Interstellar Medium (ISM)

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Though the space between the stars is emptier than the best vacuums created on the Earth (those are enclosed spaces devoid of matter, not the household cleaning appliances), there is some material between the stars composed of gas and dust. This material is called the interstellar medium. The interstellar medium makes up between 10 to 15% of the visible mass of the Milky Way. About 99% of the material is gas and the rest is ``dust''. The interstellar medium affects starlight and stars (and planets) form from clouds in the interstellar medium, so it is worthy of study. Also, the structure of the Galaxy is mapped from measurements of the gas.


The dust is made of thin, highly flattened flakes or needles of graphite (carbon) and silicates (rock-like minerals) coated with water ice. Each dust flake is roughly the size of the wavelength of blue light or smaller. The dust is probably formed in the cool outer layers of red giant stars and dispersed in the red giant winds and planetary nebulae.

a typical tiny piece of dust


Starlight passing through a dust cloud can be affected in a couple of ways. The light can be totally blocked if the dust is thick enough or it can be partially scattered by an amount that depends on the color of the light and the thickness of the dust cloud. All wavelengths of light passing through a dust cloud will be dimmed somewhat. This effect is called extinction.

Bok globules in IC 2948
Dark dusk clouds like these ``Bok globules'' in IC 2948 were once thought to be holes in the sky. The dark clouds block the light from the emission nebula behind.
Barnard 86 silhouetted against the stars
A dark cloud, Barnard 86, is silhouetted against a starry background. Stars form in the dark clouds. A young cluster, NGC 6520, probably associated with Barnard 86 is seen just to the left of it.

The discovery of the dust is relatively recent. In 1930 R.J. Trumpler (lived 1886--1956) plotted the angular diameter of star clusters vs. the distance to the clusters. He derived the distances from inverse square law of brightness: clusters farther away should appear dimmer. IF clusters all have roughly the same linear diameter L, then the angular diameter q should equal a (constant L) / distance. But he found a systematic increase of the linear size of the clusters with distance.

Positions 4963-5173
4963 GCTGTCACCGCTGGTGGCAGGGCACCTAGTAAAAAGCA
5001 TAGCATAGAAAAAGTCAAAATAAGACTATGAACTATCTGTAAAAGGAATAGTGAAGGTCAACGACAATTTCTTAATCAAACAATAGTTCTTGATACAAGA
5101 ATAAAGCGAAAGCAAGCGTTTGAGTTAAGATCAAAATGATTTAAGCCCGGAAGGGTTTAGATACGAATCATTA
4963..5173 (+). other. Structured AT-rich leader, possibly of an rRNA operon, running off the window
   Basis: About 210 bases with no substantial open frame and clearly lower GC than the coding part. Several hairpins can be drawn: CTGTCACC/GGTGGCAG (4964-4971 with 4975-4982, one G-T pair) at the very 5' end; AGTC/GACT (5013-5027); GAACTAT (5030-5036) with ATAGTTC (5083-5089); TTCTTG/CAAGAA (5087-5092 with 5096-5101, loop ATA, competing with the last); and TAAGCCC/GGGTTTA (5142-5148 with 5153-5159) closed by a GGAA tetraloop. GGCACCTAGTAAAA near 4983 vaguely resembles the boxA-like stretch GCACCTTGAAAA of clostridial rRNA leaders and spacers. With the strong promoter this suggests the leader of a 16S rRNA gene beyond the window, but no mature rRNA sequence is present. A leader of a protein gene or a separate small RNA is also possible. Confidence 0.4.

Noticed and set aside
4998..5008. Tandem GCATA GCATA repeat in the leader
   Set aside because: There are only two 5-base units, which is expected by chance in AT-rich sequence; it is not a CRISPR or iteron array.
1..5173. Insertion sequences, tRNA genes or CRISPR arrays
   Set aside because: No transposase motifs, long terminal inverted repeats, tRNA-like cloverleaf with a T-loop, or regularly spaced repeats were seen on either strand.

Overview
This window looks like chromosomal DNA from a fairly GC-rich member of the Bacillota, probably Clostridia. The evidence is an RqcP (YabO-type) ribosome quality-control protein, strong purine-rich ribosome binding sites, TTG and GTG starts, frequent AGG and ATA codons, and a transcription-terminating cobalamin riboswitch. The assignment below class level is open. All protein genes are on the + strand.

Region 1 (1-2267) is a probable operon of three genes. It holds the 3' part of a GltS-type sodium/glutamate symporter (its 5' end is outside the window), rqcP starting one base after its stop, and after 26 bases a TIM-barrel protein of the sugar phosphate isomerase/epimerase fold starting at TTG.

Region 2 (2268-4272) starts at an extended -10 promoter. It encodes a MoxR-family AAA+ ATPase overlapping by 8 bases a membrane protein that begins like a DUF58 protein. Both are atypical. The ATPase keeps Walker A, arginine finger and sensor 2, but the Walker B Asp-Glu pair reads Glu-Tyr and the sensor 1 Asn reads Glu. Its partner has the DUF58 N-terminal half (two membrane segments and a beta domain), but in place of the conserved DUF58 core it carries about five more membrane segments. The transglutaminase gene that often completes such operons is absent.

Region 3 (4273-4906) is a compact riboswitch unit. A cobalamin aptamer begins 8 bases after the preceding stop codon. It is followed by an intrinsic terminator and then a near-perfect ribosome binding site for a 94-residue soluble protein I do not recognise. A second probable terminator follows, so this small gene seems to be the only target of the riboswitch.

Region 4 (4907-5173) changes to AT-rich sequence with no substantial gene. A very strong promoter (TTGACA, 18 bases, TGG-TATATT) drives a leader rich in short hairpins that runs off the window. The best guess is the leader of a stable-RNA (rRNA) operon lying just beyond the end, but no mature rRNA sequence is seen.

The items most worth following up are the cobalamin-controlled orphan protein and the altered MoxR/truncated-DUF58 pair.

This seemed unreasonable! It would mean that nature had put the Sun at a special place where the size of the clusters was the smallest. A more reasonable explanation uses the Copernican principle: the Sun is in a typical spot in the Galaxy. It is simply that more distant clusters have more stuff between us and cluster so that they appear fainter (farther away) than they really are. Trumpler had shown that there is dust material between the stars! The extinction of starlight is caused by the scattering of the light out of the line of sight, so less light reaches us.

extinction and reddening of starlight


star with and without dust in frontNot all wavelengths are scattered equally. Just as our air scatters the bluer colors in sunlight more efficiently than the redder colors, the amount of extinction by the interstellar dust depends on the wavelength. The amount of extinction is proportional to 1/(wavelength of the light). Bluer wavelengths are scattered more than redder wavelengths.

The 1/l behavior of the scattering indicates that the dust size must be about the wavelength of light (on the order of 10-5 centimeters). Less blue light reaches us, so the object appears redder than it should. This effect is called reddening, though perhaps it should be called ``de-blueing''. If the dust particles were much larger (say, the size of grains of sand), reddening would not be observed. If the dust particles were much smaller (say, the size of molecules), the scattering would behave as 1/l4. Trumpler showed that a given spectral type of star becomes increasingly redder with distance. This discovery was further evidence for dust material between the stars. If the Sun is in a typical spot in the Galaxy, then Trumpler's observation means that more distant stars have more dust between us and them.

You see the same effect when you observe the orange-red Sun close to the horizon. Objects close to the horizon are seen through more atmosphere than when they are close to zenith. At sunset the blues, greens, and some yellow are scattered out of your line of sight to the Sun and only the long waves of the orange and red light are able to move around the air and dust particles to reach your eyes.

preferential scattering of short wavelengths


dust extinction interstellar medium

Review Questions

  1. What is the interstellar medium composed of?
  2. How do astronomers know that the non-gaseous part of the ISM cannot be made of rocks but, rather, of small ``dust'' particles?
  3. How does dust make stars appear redder than they actually are?
  4. How does dust cause the extinction of starlight?
  5. Where is the dust thought to come from?

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last updated: 25 May 2001

Is this page a copy of Strobel's Astronomy Notes?

Author of original content: Nick Strobel